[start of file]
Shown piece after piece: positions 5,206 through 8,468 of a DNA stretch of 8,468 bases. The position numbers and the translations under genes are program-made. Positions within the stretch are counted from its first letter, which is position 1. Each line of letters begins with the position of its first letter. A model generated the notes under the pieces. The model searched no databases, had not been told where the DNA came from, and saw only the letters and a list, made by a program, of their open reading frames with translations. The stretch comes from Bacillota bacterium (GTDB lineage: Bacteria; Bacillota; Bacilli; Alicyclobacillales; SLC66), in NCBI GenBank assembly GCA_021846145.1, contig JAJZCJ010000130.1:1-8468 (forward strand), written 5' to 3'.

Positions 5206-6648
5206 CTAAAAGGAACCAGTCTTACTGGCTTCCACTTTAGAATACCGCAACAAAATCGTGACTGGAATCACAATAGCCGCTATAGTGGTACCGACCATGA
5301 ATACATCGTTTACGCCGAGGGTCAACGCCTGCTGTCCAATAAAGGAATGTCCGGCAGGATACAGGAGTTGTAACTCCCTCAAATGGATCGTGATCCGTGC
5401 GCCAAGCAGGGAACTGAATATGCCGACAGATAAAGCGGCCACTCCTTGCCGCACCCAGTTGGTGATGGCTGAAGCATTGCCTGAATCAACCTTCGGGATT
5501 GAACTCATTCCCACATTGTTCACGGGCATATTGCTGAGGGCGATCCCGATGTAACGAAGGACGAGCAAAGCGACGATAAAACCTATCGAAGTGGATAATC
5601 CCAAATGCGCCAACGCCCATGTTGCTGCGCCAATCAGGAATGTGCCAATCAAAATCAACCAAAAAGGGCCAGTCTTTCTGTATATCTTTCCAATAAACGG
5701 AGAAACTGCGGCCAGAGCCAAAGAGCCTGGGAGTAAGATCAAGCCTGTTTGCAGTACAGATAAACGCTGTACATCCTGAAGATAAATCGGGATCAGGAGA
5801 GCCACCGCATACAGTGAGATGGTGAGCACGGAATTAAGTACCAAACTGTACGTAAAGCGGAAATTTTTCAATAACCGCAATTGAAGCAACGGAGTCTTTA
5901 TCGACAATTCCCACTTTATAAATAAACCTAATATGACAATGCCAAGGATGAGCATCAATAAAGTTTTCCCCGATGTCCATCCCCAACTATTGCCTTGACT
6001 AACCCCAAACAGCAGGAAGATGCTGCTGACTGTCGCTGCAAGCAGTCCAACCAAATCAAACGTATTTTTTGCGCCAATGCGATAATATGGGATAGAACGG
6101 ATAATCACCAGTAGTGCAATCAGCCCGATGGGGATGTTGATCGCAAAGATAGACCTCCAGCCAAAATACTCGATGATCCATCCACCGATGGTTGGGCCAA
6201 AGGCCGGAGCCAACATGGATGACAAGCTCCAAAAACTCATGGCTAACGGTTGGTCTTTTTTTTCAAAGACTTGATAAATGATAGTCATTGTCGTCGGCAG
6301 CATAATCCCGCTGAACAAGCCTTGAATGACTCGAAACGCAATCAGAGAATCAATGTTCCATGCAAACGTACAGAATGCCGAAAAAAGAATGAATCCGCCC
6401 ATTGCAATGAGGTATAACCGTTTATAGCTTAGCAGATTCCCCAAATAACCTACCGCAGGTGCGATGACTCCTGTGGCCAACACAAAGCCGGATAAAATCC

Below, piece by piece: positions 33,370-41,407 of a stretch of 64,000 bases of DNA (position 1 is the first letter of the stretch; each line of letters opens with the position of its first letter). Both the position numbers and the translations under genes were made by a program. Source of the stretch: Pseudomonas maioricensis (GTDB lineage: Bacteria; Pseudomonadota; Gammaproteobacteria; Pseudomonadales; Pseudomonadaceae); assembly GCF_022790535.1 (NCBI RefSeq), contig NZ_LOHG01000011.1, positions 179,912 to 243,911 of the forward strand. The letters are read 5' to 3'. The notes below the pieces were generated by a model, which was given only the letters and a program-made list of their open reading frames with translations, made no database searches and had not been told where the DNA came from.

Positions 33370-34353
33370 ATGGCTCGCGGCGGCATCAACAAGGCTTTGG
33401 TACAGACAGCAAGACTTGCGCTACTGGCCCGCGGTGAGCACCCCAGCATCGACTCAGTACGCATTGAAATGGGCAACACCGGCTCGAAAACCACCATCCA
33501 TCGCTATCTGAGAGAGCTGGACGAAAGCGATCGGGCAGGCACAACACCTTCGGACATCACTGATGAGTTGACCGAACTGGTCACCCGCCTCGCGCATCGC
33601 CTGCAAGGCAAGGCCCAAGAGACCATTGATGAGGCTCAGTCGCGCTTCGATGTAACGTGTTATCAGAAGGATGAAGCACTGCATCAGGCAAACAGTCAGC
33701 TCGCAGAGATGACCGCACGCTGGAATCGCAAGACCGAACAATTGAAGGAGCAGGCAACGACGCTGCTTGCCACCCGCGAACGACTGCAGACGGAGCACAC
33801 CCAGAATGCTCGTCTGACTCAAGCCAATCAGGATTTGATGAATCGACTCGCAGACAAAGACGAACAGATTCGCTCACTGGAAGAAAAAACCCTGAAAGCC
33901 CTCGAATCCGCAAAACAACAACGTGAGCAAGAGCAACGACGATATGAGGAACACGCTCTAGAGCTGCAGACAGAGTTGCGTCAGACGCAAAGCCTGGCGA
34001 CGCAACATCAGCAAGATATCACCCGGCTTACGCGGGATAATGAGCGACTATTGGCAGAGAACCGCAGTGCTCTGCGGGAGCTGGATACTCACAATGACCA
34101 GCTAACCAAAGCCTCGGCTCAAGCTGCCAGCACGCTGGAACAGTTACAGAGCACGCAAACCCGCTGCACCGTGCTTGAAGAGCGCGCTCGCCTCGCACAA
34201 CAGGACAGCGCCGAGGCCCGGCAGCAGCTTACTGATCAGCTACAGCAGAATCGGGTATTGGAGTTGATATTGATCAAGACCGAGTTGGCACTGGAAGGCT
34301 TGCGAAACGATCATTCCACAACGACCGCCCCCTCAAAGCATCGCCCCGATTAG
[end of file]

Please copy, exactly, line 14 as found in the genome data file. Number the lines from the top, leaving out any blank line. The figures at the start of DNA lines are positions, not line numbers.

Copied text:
6301 CATAATCCCGCTGAACAAGCCTTGAATGACTCGAAACGCAATCAGAGAATCAATGTTCCATGCAAACGTACAGAATGCCGAAAAAAGAATGAATCCGCCC